And he spoke to Ephron in the hearing of the people of the land, saying, "But, if only you would listen to me. I am giving the money for the field; take [it] from me, and I will bury my dead there." And Ephron replied to Avraham, saying to him, "My lord, listen to me; a [piece of] land worth four hundred shekels of silver, what is it between me and you? Bury your dead." (Bereishis 23:13-15)
“This cave has very little value,” thought Ephron, “I will present it to Avraham as a gift.” As it is written: "No, my lord, listen to me. I have given you the field, and the cave that is in it, I have given it to you. Before the eyes of the sons of my people, I have given it to you; bury your dead." Why didn’t Avraham accept the Machpelah as a gift, or at least not overpay its perceived worth?
According to the Ohr Hachaim, Avraham realized that Ephron would later try to reclaim the Machpelah when he discovered its true worth. Ephron will claim later that he was cheated. Furthermore, if Avraham did not own the Machpelah outright, Ephron’s descendants might try to prevent further burials. Therefore, he was ready to pay a high price to avoid any future problems.
Ephron and Avraham stood in front of the Cave of the Machpelah, each with a different perception of what they were seeing. Ephron saw the Cave of the Machpelah as a dumping area for dead animals and garbage; a deep dark cave that emitted a foul odor. However, Avraham saw something completely different. He perceived a great light emanating from the cave and could smell the sweet fragrance of the Garden of Eden. Both the Rasha and the Tzadik saw the same cave but had completely different experiences.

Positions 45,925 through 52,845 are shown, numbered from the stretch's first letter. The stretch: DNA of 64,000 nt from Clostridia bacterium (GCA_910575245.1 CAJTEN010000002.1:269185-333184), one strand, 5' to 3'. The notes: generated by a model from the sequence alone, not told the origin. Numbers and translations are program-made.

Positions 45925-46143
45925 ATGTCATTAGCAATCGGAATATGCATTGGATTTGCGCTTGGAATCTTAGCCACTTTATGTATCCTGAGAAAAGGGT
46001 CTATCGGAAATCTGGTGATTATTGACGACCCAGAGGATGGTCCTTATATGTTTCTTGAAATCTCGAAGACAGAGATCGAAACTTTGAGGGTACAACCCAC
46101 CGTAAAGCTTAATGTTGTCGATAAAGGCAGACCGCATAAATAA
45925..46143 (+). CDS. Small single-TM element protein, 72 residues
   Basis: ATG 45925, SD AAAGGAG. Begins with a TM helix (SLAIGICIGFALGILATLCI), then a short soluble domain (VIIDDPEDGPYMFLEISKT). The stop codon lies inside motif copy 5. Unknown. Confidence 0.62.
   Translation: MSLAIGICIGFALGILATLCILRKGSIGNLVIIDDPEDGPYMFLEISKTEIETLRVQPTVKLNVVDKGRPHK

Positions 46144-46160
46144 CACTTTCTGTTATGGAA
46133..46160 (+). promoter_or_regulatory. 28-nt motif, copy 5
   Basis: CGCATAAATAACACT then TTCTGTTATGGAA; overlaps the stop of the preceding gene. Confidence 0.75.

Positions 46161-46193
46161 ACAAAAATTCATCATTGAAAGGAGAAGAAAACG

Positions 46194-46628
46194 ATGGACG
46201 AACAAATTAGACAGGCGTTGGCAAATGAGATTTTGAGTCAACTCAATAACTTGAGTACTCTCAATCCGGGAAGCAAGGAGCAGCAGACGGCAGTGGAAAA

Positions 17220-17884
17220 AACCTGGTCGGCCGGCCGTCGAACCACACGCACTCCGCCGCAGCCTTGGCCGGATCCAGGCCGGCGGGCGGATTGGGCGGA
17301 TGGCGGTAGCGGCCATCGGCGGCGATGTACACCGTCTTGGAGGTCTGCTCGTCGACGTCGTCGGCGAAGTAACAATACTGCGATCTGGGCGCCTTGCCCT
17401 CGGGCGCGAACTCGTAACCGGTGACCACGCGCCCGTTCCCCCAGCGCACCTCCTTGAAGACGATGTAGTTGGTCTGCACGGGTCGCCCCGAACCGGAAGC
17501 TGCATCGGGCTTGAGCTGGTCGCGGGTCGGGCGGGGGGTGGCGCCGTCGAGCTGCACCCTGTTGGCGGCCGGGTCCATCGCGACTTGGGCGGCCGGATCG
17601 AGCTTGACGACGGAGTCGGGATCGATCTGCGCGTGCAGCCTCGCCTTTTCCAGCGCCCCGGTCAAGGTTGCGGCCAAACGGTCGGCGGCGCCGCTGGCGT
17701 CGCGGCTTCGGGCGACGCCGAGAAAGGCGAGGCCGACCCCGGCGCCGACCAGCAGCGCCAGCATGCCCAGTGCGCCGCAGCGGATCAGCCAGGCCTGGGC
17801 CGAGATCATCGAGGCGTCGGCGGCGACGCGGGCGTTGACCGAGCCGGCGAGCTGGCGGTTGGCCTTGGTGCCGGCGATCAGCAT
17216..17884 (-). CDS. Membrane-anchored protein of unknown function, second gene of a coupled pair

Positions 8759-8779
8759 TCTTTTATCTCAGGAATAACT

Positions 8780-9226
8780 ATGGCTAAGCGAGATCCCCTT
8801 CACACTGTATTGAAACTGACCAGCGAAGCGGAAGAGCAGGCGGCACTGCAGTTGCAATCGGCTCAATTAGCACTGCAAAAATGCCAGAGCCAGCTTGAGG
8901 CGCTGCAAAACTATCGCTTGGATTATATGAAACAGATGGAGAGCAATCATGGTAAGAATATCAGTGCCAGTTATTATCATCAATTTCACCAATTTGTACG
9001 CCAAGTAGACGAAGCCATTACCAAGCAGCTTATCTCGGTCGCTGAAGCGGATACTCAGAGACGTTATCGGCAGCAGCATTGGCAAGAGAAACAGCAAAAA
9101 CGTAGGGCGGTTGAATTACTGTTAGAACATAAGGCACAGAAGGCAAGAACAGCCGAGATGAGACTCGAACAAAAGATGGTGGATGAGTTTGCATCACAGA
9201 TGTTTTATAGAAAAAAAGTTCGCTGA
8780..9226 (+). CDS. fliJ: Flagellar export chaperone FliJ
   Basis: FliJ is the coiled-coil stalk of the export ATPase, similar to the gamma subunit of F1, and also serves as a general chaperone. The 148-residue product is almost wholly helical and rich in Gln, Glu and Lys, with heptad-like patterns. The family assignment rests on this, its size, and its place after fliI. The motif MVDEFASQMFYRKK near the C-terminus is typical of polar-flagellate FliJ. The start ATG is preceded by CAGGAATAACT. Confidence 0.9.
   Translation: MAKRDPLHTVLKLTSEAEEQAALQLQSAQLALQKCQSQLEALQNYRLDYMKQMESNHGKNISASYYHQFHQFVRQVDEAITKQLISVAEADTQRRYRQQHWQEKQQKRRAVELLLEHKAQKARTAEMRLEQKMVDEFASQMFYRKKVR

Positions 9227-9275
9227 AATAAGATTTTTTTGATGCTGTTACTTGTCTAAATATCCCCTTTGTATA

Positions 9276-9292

Rav Nachman of Breslev adds that purchasing the Cave of the Machpelah constituted the beginning of the conquest of Eretz Yisrael. Avraham was willing to forfeit his entire wealth to insure that the Machpeilah would never fall from Jewish possession. His mesirus nefesh would pave the way for further sacrifices until the entire land would be conquered.
Due to Avraham’s lofty status, which was acquired through years of spiritual refinement, he was able to recognize the holiness of the Cave of the Machpelah. He was attuned to the reality of what was really before him. Ephron, who was a dishonest and greedy person, projected his own spiritual emptiness onto an exquisitely holy place. He was so close to such holiness and yet he felt nothing.
And us? How do we view these unusual times? Do we just give up and complain when things get tough? Are we willing to go to great lengths to acquire the ability to perceive the true good in each day and in each other? In order to pull out of this pandemic, we must strengthen our Torah learning, our emunah and our desire to serve God. Then, like Avraham, Hashem will open our eyes to the truth that is right there in front of us.